What Does State's Strained Disaster Relief Fund Mean for Harris County?
Flooding earlier this year in the Greenspoint area.
Harris County may not be getting too much help from the state if a major flood event or — we hope not — a hurricane sweeps through the region.
That's because Texas has depleted millions more than expected from its Disaster and Deficiency Grants fund, according to a letter from the governor's office to Harris County state lawmakers, just made public yesterday by the Texas Tribune.
After the second major flood event, in May, a bipartisan group of state representatives from Harris County asked Governor Greg Abbott if he could reallocate some money from the state's disaster relief fund to local government agencies in the county, to reimburse them for many flood recovery expenditures not covered by FEMA. But the state said no — because thanks to the monsoons that fell from the sky last spring, the state doesn't think the $46.1 million it has left in the fund is enough to last through August 2017.
Here was the answer from Abbott's deputy chief of staff, Robert Allen, on June 30:
“Even under the most optimistic of FEMA reimbursement scenarios, the fund balance is a fraction of what would be needed for critical emergency response efforts for a minor hurricane or significant flood event. Importantly, the current balance was meant to last through August 2017, and yet the 2016 hurricane season is only now beginning. As a result, sufficient funds are not available to augment recovery efforts in Harris County—or the many other parts of the state that have been struck by a disaster.”
Sounds like the state is basically out of luck.
But what does this mean for Harris County? What does it mean if this week's storms — predicted to last through next Tuesday — dump millions of gallons onto Houston's roads and homes as they did in April? Or if next month, a hurricane blows through the Gulf of Mexico to the Texas coast?
According to county officials, it means we may not get that state assistance — but they're confident we have sufficient resources to respond to a disaster immediately anyway.
Harris County Executive Budget Director Bill Jackson said that, first off, the vast majority of the county's reimbursements come from FEMA, not the state — and that money is only reimbursed well after the fact. About 25 to 35 percent of funds spent on flood recovery aren't reimbursable, Jackson said — which is the gap state lawmakers were asking the governor to fill with additional recovery funding in Harris County. But Jackson said that, more important, if a major flood event or even a hurricane were to hit tomorrow, the county would be financially capable of handling the disaster.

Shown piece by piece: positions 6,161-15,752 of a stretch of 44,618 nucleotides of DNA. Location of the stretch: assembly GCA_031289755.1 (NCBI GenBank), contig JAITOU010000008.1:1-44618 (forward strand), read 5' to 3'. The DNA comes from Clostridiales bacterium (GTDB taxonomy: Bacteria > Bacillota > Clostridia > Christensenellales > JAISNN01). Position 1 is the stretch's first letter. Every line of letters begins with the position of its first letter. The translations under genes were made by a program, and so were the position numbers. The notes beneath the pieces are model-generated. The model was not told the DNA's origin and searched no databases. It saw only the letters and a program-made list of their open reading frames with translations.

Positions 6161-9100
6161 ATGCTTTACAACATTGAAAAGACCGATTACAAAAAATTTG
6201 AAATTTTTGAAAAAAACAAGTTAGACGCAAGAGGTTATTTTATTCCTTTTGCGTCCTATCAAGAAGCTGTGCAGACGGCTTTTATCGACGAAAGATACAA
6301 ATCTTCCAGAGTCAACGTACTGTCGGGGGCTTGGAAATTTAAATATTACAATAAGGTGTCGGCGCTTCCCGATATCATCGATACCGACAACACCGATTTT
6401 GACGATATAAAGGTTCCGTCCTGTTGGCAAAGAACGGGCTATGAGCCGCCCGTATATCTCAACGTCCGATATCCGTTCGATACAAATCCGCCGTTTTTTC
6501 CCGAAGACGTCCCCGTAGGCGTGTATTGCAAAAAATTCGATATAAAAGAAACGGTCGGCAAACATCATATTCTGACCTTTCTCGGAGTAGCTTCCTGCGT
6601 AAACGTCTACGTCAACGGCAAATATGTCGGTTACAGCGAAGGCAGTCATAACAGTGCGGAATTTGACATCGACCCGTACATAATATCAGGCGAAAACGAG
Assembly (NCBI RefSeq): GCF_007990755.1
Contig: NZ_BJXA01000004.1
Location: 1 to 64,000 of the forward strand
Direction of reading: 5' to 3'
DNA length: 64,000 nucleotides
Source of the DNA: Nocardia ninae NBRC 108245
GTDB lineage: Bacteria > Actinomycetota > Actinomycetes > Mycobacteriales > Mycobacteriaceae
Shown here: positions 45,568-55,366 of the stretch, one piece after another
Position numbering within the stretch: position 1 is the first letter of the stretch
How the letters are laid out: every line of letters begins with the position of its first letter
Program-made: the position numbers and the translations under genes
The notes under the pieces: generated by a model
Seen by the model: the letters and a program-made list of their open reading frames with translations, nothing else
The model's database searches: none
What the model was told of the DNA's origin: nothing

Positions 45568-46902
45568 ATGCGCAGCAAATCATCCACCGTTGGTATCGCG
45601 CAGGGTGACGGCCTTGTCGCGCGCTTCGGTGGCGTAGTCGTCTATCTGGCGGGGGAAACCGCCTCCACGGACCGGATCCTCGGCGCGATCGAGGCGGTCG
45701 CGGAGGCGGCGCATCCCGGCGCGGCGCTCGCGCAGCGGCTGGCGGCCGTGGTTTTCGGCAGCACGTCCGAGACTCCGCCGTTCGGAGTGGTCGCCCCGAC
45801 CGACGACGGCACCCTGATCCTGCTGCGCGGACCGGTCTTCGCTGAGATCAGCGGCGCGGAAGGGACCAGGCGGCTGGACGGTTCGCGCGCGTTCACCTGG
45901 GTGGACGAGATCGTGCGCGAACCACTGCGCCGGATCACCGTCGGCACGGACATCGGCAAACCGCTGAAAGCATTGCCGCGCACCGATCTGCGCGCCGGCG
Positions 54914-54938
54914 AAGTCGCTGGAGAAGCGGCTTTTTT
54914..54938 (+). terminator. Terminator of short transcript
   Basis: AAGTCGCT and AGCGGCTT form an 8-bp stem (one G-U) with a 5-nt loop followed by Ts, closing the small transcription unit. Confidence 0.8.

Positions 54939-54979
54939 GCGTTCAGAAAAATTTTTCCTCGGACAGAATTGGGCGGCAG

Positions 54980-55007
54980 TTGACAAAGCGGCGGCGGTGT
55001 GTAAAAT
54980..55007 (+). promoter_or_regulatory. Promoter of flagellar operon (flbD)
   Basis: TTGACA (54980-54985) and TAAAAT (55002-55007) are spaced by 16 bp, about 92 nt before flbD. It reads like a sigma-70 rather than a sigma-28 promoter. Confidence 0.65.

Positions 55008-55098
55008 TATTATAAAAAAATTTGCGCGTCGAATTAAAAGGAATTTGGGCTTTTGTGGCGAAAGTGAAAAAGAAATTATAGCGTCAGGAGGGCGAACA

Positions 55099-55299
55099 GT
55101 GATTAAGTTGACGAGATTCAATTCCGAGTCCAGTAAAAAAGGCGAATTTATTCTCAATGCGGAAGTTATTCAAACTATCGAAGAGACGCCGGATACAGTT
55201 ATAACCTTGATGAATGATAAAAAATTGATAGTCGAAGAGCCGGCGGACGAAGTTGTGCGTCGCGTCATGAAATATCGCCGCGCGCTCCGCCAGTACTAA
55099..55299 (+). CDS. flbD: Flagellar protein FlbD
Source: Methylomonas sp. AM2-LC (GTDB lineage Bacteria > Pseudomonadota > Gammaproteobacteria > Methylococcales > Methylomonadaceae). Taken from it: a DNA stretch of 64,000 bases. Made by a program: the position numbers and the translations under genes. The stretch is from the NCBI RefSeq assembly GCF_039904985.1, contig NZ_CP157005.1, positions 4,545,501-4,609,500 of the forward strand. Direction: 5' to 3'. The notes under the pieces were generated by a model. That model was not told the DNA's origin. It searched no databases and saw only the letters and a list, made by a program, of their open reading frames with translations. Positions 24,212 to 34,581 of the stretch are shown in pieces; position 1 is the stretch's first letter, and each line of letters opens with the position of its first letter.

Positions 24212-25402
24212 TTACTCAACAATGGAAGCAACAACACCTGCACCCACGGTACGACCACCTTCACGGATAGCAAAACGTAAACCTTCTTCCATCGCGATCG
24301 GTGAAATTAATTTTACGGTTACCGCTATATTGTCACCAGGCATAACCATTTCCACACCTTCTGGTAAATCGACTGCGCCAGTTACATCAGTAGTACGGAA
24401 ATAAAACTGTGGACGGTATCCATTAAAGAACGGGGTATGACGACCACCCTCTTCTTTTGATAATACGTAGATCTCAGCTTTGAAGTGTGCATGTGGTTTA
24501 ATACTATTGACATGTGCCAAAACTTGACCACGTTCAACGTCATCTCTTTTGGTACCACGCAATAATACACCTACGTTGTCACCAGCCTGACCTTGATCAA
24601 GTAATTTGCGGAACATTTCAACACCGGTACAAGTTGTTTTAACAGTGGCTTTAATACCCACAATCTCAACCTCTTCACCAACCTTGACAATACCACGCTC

Over the years, Jackson said, the county has saved roughly $100 million for this very purpose in its “public contingency fund,” pooled from property taxes, which the county would access in the event of a major emergency.
“It's been a major priority of ours to build that fund up,” Jackson said. “[After a flood], you can just kind of picture all your carpet and your furnishings sitting on the curb waiting to be picked up, and every time you came into your house, you had to look at that. It's just a real mental challenge for people who have to do that. If we had a large event, we would look into that fund to help get immediate relief to people.”
Jackson added that the fund is also used to get roads and other critical infrastructure up and running as soon as possible.
Harris County Judge Ed Emmett said he had no knowledge that state lawmakers had even asked the state for more money. While more is always nice, he said, he echoed Jackson's confidence that the county was in good shape and could handle any looming disasters. Looking ahead, though, he said he's concerned about ideas raised by Lieutenant Governor Dan Patrick and other state lawmakers to impose revenue caps on counties in order to curb spending in the coming legislative session. Emmet said that would have a negative impact on that public contingency fund.
“My concern is that, in the future, if they arbitrarily restrict our revenue and put a revenue cap on county government, then we can't build up the resources we need to meet unexpected costs.”
As we reported last week, Harris County Precinct 3 Commissioner Steve Radack suggested to a room full of flood victims that perhaps an increase in taxes, devoted specifically to drainage infrastructure and flood prevention, would be a good idea. Emmett would not comment on whether he agreed or disagreed with Radack's suggestion, saying it was not on the table right now.
As storms continue, a flash flood watch remains in effect until Wednesday at 7 p.m. Michael Walter, spokesman for Houston's Office of Emergency Management, said his office has been watching the storms develop all week, though he added, “With storms in southeast Texas, you don't know what you've got coming until you've got it.”